In a first phase, the video shows how to cut large format porcelain tiles with a tile cutter in the standard mode of use – working on the floor. This mode of cutting is the most widespread but can be more damaging and strenuous to the operator.
So much so that in time this way of working may give rise to physical problems due to working in a difficult and incorrect posture. Back and knees are the most stressed parts.
In addition, cutting large format porcelain tiles (90, 100, 120 cm), creates a technical problem linked to the incision.
This problem occurs both when working on the ground or on a raised work table where the extreme length of the tile forces the fitter to start the incision which then, unable to get right to the end of the tile, causes problems to the individual for obvious reasons related to the length of the arm. This in turn stops the incision process because one has to reposition the body and then return to finish the scribe.
Basically the incision is not continuous which results in an interrupted exercise that varies the etching pressure quite a lot in different parts of the tile.
The irregularity of a short ‘jerky’ incision action on tiles creates an incision line that is not of continuous pressure, or depth, thus leaving places on the tile not scribed. This will then cause the tile to veer off line when the pressure is applied to split tile after incision.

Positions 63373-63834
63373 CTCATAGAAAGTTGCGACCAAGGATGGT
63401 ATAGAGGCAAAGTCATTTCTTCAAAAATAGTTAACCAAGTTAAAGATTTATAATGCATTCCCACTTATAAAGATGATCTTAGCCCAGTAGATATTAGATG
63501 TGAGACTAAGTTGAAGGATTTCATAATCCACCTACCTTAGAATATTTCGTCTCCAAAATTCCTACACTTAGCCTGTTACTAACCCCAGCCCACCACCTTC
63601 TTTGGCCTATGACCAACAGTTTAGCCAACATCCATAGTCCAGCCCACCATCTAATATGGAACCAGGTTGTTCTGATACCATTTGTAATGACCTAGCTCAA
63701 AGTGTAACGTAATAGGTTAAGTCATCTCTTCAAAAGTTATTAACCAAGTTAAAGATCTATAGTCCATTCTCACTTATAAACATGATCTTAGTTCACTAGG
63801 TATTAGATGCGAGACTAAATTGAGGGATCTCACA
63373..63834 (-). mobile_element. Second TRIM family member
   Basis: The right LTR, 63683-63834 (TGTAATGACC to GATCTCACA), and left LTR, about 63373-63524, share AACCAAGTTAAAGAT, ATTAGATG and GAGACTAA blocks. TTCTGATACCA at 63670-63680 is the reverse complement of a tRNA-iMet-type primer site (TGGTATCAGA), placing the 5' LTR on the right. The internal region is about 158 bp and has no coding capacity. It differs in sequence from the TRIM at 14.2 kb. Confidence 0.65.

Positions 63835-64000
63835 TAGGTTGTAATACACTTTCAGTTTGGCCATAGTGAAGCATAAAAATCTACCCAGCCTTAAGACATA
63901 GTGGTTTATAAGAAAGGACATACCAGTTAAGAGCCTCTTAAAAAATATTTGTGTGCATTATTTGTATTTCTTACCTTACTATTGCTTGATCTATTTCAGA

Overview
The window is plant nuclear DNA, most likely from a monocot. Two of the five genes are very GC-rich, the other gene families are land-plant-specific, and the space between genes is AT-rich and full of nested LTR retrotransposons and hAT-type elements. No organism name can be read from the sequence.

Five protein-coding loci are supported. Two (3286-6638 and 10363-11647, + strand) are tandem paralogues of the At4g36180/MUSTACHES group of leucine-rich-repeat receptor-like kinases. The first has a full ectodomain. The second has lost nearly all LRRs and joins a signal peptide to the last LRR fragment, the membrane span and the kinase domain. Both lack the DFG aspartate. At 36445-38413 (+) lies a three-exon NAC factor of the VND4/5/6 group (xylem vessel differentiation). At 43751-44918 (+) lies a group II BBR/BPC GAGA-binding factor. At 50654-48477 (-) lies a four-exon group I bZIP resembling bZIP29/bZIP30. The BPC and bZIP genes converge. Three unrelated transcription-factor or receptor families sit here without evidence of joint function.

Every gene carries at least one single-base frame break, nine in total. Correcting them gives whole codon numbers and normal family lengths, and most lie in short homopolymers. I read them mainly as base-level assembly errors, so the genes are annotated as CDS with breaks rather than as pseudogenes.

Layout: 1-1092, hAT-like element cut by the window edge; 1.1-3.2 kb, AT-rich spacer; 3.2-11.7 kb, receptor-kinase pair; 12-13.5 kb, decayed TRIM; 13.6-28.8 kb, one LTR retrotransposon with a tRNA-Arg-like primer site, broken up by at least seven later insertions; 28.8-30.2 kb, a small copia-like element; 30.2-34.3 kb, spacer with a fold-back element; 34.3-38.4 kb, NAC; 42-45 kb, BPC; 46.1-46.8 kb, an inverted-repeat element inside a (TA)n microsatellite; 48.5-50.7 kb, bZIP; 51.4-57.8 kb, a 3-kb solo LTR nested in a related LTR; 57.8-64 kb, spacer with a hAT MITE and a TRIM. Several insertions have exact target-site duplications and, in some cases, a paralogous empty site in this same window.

In order to avoid this problem on very long and expensive tiles our tech department has studied how to overcome this problem and developed the ‘Vertigo’ stand as an accessory to mount the cutter upon.
The Vertigo holds the Tile Cutter in a near vertical position and by using this accessory the tiler can make the incision in a convenient ergonomic way, without interruption, with the added advantage of applying constant pressure from start to finish of the tile which greatly reduces the risk of breakage.
ALSO: – working with the cutter in a near vertical position has two other big advantages:
It significantly reduces back and knee problems, and will greatly reduce the footprint of the cutter in work-room, leaving space for handling other equipment and materials more safely.
Specifically shown in the video is the vertical cutting of a very thick tile.
In this case, after the incision, to facilitate the easier splitting of this tile another accessory is used called “Big Foot“. This is a special accessory for use on thick tiles. The pressure pad of this item is wide and thick and is made of very robust steel, which allows greater pressure to be applied in order to split the heavy and long tile.
Likewise – the larger Masterpiuma Tile Cutters, whilst mounted on the Vertigo support, can be used in the classic horizontal way as shown in the video. At the end it is then demonstrated how easy it is to move by one man.
The objective of this product is to improve the working conditions of the tile layer and at the same time create a tool that can minimize the risk of breaking large format tiles, tiles which are becoming increasingly popular and recommended by designers and architects.